Are We Being Too Nice To Women At Work?
A lot of articles about sexism address many of the patronizing, sexually charged, or even borderline demonizing biases that many women feel in the workplace. Many times we’re talked down to, or having subjects explained to us that we may be experts in, or are forced to listen to a man dominate the room with his blind and ill-informed confidence. But that’s not what this post is about.
In this post I want to discuss something that can be sneakier, something that can be just as professionally damaging, and may even sound ridiculous. Are we being too nice to women at work?
And I’m curious to know if other women have experienced the following as well. I find that many people avoid the hard truths, the difficult conversations or the blunt feedback in any professional scenario, but that it’s especially tip-toed around when women are involved. The idea that women are too thin-skinned to be spoken to with the same directness that their male counterparts may get from superiors. I can hear you already, “oh my god is she really complaining about people being too nice?” But this scapegoating and avoidance can be incredibly damaging to a woman who wants to improve upon her skills, not just be blindly praised for the smallest task.
I’ve recently launched my company Wethos, and I was sensing that many of the investors or people I pitched to were being too nice to me. With the lack of feedback from people who I thought would be the harshest, I started to wonder if this was an internal bias because I am a woman? It could almost be considered a form of subconscious patronizing, as stated above, where someone implicitly may think you literally “can’t handle the truth”.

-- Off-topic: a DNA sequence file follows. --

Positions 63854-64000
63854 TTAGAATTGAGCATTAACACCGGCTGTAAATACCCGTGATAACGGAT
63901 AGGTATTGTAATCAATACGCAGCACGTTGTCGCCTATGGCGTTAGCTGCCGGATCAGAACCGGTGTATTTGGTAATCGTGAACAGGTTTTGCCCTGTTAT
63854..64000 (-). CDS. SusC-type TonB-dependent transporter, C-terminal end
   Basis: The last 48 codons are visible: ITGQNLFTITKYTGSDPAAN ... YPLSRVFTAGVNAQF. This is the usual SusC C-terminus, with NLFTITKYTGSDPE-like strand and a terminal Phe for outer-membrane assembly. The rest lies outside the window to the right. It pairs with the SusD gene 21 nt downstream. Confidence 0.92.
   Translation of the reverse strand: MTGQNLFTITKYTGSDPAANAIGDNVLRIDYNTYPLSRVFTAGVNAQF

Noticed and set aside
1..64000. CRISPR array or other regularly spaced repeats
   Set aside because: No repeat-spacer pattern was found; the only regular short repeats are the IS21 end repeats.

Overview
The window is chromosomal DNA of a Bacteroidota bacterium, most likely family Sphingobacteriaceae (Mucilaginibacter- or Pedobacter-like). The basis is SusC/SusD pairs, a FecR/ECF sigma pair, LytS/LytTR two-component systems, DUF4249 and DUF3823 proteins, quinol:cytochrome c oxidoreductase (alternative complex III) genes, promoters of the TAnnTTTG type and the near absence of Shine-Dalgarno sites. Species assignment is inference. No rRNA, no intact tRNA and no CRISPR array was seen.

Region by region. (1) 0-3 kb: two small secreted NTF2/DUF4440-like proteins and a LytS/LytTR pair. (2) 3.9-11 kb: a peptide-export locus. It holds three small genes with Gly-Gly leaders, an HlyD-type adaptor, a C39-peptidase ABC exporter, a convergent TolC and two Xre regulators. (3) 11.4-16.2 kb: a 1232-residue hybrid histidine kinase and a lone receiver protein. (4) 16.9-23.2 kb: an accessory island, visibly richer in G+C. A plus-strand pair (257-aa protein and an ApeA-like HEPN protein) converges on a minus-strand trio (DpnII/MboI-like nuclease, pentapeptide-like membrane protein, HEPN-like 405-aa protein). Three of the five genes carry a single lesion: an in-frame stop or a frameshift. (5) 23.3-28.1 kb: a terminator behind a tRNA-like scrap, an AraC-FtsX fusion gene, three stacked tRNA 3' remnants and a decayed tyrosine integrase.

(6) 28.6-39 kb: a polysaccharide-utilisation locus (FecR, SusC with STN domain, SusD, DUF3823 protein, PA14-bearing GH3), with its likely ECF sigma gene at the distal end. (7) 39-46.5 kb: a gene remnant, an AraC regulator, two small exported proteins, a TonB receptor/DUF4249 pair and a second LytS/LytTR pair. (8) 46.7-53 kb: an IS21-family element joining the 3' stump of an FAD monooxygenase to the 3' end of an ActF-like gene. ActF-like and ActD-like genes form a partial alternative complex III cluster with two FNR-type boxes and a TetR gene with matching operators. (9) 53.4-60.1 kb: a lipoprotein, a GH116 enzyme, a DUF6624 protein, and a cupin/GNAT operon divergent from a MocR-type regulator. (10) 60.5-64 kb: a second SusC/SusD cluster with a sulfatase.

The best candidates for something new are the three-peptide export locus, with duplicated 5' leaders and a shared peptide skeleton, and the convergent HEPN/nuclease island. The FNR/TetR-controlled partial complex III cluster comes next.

With frustration I continued to seek out someone who would give me real, actionable feedback on how to improve our pitch. I knew it was delusional to think that we had just put together an amazing deck the first time around, and that my team must just be stacked with amazing first-time entrepreneur natural genius. So I continued to wonder, “why aren’t I hearing the truth?”
Thankfully I finally found someone who was honest with me, and we were able to have a candid and productive conversation about how to push our presentation to the next level. The hard thing about internal bias is that it’s tough to prove, which is why I’ll probably continue to wonder why I’m getting the reaction I am from so many people. What I do know is, if a woman comes to you for honest feedback, and you feel that pit in your stomach like you’re about to scold an innocent little puppy, stop yourself, clear your head, and deliver a productive and direct point. She’s not going to cry, she’s not going to take it personally, and I guarantee you if she agrees with your feedback she’ll come back, guns blazing with improvements.
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